Murray N. Rothbard once wrote (Ron Paul [R-Tx] is quoting him here): “[G]enuine free trade doesn’t require a treaty (or its deformed cousin, a ‘trade agreement’; NAFTA is called an agreement so it can avoid the constitutional requirement of approval by two-thirds of the Senate). If the establishment truly wants free trade, all it has to do is to repeal our numerous tariffs, import quotas, anti-dumping laws, and other American-imposed restrictions on free trade. No foreign policy or foreign maneuvering is necessary.”
The folks who gave us NAFTA have served up two new trade abominations. The first is called the Central American Free Trade Agreement (CAFTA) which could be voted on before the end of this month. CAFTA extends NAFTA to six more nations: the Dominican Republic, Guatemala, Honduras, El Salvador, Nicaragua and Costa Rica. It is a stepping stone to the second, the granddaddy of all the pseudo free trade agreements: the Free Trade Area of the Americas (FTAA). The FTAA has been called “NAFTA on steroids.” It would integrate all 34 nations of the Western Hemisphere into a single “trade bloc” extending from the Arctic Circle to Tierra del Fuego on the southern tip of South America.
This move toward regional integration also began in the early 1990s, with a confab called the Summit of the Americas which met in Miami in early December, 1994. This meeting resulted in a Declaration of Principles drawing on the UN Charter and the Charter of the Organization of American States (OAS) that integrated commitment to “democracy, free trade and sustainable development.” The Summit of the Americas launched a ten-year campaign the goal of which was the FTAA. The target year for completion of negotiations leading to the FTAA: 2005. Here are the Declaration’s own words: “We … resolve to begin immediately to construct the ‘Free Trade Area of the Americas’ (FTAA), in which barriers to trade and investment will be progressively eliminated. We further resolve to conclude the negotiation of the ‘Free Trade Area of the Americas’ no later than 2005 …”
On April 21 I attended a talk by William F. Jasper, senior editor of the magazine The New American. Jasper, who has authored two books on the United Nations, spoke of all this and more. The real issue, he emphasized, is not just American jobs but the survival of the United States of America as a sovereign nation. A sovereign nation is able to control its legal and political destiny. It need not fear absorption into a megastate. That is the future of the U.S.A. if CAFTA and the FTAA go through. We will be absorbed into an entity akin to the socialist European Union (EU). CAFTA speaks openly of regional integration. From its own Preamble, the following (emboldenments in original; italics mine):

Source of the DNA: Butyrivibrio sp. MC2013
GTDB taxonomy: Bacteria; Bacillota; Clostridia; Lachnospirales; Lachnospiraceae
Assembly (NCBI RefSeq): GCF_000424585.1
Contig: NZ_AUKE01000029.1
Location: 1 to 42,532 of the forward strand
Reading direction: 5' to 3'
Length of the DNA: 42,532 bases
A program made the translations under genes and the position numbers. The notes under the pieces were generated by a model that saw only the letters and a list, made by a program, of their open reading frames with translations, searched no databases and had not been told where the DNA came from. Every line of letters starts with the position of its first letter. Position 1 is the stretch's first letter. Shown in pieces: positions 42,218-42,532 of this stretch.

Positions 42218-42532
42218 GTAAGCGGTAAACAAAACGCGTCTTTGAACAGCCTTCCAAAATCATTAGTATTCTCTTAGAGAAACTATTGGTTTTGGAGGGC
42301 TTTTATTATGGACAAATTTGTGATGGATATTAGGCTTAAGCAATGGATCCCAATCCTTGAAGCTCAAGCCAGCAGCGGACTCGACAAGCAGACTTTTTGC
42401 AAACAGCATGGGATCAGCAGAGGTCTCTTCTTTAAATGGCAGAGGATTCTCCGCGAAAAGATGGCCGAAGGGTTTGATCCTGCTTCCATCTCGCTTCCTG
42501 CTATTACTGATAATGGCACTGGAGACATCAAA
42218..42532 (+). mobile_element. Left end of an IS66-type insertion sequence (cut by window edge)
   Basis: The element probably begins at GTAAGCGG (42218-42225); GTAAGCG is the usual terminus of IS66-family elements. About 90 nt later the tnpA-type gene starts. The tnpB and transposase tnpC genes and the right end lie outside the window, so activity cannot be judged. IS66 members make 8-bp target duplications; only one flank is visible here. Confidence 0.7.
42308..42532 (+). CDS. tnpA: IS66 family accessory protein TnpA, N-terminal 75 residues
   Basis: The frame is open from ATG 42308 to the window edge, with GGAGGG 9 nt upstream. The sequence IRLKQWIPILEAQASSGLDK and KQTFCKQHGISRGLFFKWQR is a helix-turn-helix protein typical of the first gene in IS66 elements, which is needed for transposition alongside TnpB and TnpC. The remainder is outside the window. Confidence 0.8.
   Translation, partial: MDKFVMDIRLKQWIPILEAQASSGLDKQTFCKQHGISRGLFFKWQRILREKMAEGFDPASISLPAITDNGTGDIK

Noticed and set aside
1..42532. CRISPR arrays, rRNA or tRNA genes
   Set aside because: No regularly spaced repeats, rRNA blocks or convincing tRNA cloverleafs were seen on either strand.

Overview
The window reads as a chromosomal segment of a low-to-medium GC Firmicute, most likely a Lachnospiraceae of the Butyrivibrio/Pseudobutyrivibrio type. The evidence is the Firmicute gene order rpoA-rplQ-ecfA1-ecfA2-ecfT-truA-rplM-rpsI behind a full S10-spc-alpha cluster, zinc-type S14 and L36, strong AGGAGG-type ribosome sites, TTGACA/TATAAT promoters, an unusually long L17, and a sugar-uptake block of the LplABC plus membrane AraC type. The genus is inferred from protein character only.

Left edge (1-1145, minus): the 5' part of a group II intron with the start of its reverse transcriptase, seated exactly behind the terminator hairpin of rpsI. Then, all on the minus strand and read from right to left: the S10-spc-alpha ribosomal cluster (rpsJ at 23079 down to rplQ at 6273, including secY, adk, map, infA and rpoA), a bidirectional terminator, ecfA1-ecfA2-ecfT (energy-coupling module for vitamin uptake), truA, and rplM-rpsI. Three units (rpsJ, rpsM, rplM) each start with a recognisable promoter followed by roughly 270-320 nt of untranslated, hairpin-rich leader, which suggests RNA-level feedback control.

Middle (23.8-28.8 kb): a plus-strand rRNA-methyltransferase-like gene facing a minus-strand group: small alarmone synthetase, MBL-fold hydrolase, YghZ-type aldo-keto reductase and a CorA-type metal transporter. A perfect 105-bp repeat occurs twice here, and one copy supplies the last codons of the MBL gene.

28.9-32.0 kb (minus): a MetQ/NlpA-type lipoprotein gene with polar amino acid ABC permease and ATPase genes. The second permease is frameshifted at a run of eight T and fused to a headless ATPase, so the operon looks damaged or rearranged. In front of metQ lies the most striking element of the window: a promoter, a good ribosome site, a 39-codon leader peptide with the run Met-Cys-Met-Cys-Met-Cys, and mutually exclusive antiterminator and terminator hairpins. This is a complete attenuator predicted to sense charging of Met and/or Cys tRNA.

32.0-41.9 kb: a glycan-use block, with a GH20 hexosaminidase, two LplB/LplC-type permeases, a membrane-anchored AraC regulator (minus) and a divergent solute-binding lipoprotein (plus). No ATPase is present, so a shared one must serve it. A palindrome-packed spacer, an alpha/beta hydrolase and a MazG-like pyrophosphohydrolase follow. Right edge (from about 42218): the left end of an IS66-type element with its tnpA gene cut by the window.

There it is, folks, in black and white. Hemispheric integration is about more than trade. It is a political construct, and from the standpoint of our future, a very dangerous one.
Jasper made four points with regard to CAFTA and the FTAA.
First, and for reasons we noted above, as free trade agreements these documents are frauds. The many references to the environment, ensuring opportunities for women, other forms of diversity, etc., etc., ought to be sufficient to indicate why, and how. They are about hyper-regulation, not free trade. Their actual aim is to mandate collectivism and inculcate supersized socialism through massive redistribution of wealth.
The adoption of the FTAA will mean the transfer, over a number of years, of hundreds of billions of American taxpayer dollars. Though a document still in progress, it already contains thousands of pages of regulations which will be interpreted at an international level. Moreover, it will continue expanding in unpredictable ways, as NAFTA and the WTO have continued expanding, and to arenas going well outside trade. The 1998 Summit of the Americas contains sections on education (which the power elite has essentially already controlled for years), municipal and regional administrations, transportation, health care, drugs, terrorism, and more besides. We are looking at reams of regulations that would effectively end property rights by individuals and businesses, as these all must yield to the “hemispheric integration” process.